Tuesday, October 24, 2017

Shirt Maker's Express

The Man's birthday is September 4, and here is his birthday present. Finally done. Better late than never, right?

The Man had been kind of wanting a flannel shirt ever since I made my flannel Archer last January. Once again, I had a heck of a time finding some flannel that didn't look like kids pajamas. Plus, The Man had some color constraints I had to consider. When I found this plaid at Hart's he gave it the thumbs up, saying, "Black and gray, just like my soul."

Instead of trying to hack up the Archer, I used the Shirt Maker's Express #228 from Islander Sewing Systems. I'm really glad I did! The Man likes a trim fit and this pattern delivers on that. The sides have a bit of shaping to them, and there are optional back darts. We went for them.

Back view with darts and smooth yoke
Also, while the Archer has a pleat at the yoke to add extra ease, this pattern is smooth.

I got this pattern as part of the Craftsy class; "Sew Better, Sew Faster: Shirtmaking," with Janet Pray.

I've bought a lot of Craftsy classes. Like: a lot. I have 45 in my library. Some have suggested I have a little problem with late night Craftsy jags. In my defense, I wait to get them on sale and I do watch all of them. The two I've done with Janet Pray are some of my favorites. She sets a comfortable pace, she's clear and organized and she talks like she's in the room with you.

She also includes a lot of great information, based on her years of experience in the garment industry. My favorite techniques from this class were:

  • sewing without pins (still not a convert, but I'll keep trying)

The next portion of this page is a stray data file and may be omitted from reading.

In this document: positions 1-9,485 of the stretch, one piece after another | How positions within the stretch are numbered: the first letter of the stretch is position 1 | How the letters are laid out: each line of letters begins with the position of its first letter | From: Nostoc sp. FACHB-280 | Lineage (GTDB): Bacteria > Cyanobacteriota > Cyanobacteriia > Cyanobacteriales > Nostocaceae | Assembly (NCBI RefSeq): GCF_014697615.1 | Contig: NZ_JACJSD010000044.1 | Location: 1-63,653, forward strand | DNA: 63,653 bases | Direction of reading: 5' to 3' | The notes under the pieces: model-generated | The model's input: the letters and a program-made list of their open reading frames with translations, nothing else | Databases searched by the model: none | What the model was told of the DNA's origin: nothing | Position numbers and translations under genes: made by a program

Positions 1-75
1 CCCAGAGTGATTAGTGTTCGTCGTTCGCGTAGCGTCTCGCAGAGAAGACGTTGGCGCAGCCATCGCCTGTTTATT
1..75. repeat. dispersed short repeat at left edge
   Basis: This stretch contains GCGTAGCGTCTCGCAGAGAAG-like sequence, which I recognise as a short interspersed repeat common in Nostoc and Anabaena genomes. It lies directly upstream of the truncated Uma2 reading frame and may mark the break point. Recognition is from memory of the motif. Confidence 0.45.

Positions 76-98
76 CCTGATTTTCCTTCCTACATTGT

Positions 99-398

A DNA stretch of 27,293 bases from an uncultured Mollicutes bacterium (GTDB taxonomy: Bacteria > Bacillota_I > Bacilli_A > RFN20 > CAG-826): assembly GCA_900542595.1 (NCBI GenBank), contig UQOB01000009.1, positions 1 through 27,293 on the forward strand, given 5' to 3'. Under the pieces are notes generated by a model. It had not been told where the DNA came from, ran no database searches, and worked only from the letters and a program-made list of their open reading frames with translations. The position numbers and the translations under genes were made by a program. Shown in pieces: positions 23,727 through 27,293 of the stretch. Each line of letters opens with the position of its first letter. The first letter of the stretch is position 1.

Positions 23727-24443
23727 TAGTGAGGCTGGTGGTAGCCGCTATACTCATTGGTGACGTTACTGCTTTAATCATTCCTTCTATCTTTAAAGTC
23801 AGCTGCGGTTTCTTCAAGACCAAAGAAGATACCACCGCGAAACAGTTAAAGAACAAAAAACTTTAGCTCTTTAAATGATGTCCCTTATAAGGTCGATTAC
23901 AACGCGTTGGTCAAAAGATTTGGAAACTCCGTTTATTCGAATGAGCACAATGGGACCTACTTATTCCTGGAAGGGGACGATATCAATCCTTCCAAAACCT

• the burrito method for shoulder seams, cuffs and collar. Her method results in the cleanest collar and cuffs I've ever achieved
  • hemming a curved shirt tail. She has you hem the fronts and back before sewing the side seams, and shows you how to crimp the curves to ease in the extra fullness. Worked a treat!

She uses a different construction order, like they do in the garment factories. She also has you work with quite narrow seam allowances; generally 1/4 inch but sometimes even less. This makes it much easier to ease in collar stands and so forth, but if you're using a beefier fabric, like flannel, it can feel like you're forcing a watermelon into a milk bottle. A little sweating and cussing were involved, but it's totally doable.

Side view: under that sleeve the plaid is matched!
I made up the shirt just exactly like Janet Pray told me to, except when I screwed up. Each time, once I ripped my errors out and did things her way, I had to confess that she is 100 percent right.

The one mod I made was to deepen the pocket by one inch. The Man likes vintage fountain pens and one of his requirements is that the pocket accommodate an oversize Mont Blanc number 8 safety pen.

The oversize #8 and a bonus Rouge et Noir
I really recommend both the pattern and the class. I'm busy trying to talk The Man into wearing dress shirts, just so I can make one of these in a nice, pliable shirting. The pattern comes in a bajillion sizes, from an XS (28 inch chest) to a 4XL (60 inch chest). Maybe I can find some other guys to sew shirts for? My nephews are not dress shirt guys either, and my son would be caught dead before he wore a shirt sewn by his mother. Maybe I'll have to wait until the grandson is in high school.

My pattern review is on PatternReview.com here.